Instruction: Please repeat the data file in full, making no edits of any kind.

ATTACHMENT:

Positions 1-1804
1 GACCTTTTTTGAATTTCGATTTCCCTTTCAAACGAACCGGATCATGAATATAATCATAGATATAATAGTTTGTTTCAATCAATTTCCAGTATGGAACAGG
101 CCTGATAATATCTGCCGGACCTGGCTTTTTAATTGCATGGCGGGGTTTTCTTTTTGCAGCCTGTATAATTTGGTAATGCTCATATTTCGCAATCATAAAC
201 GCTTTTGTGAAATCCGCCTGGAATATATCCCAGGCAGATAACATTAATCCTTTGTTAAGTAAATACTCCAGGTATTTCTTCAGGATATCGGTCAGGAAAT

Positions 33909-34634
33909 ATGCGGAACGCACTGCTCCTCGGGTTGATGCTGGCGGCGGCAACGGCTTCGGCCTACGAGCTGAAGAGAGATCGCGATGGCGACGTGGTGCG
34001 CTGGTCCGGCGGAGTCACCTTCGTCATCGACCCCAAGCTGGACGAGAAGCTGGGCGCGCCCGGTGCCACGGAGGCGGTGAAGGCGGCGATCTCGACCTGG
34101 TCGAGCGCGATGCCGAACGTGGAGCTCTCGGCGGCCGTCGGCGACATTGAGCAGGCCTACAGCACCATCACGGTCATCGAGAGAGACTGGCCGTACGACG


Positions 1-1804
1 GACCTTTTTTGAATTTCGATTTCCCTTTCAAACGAACCGGATCATGAATATAATCATAGATATAATAGTTTGTTTCAATCAATTTCCAGTATGGAACAGG
101 CCTGATAATATCTGCCGGACCTGGCTTTTTAATTGCATGGCGGGGTTTTCTTTTTGCAGCCTGTATAATTTGGTAATGCTCATATTTCGCAATCATAAAC
201 GCTTTTGTGAAATCCGCCTGGAATATATCCCAGGCAGATAACATTAATCCTTTGTTAAGTAAATACTCCAGGTATTTCTTCAGGATATCGGTCAGGAAAT

Positions 33909-34634
33909 ATGCGGAACGCACTGCTCCTCGGGTTGATGCTGGCGGCGGCAACGGCTTCGGCCTACGAGCTGAAGAGAGATCGCGATGGCGACGTGGTGCG
34001 CTGGTCCGGCGGAGTCACCTTCGTCATCGACCCCAAGCTGGACGAGAAGCTGGGCGCGCCCGGTGCCACGGAGGCGGTGAAGGCGGCGATCTCGACCTGG
34101 TCGAGCGCGATGCCGAACGTGGAGCTCTCGGCGGCCGTCGGCGACATTGAGCAGGCCTACAGCACCATCACGGTCATCGAGAGAGACTGGCCGTACGACG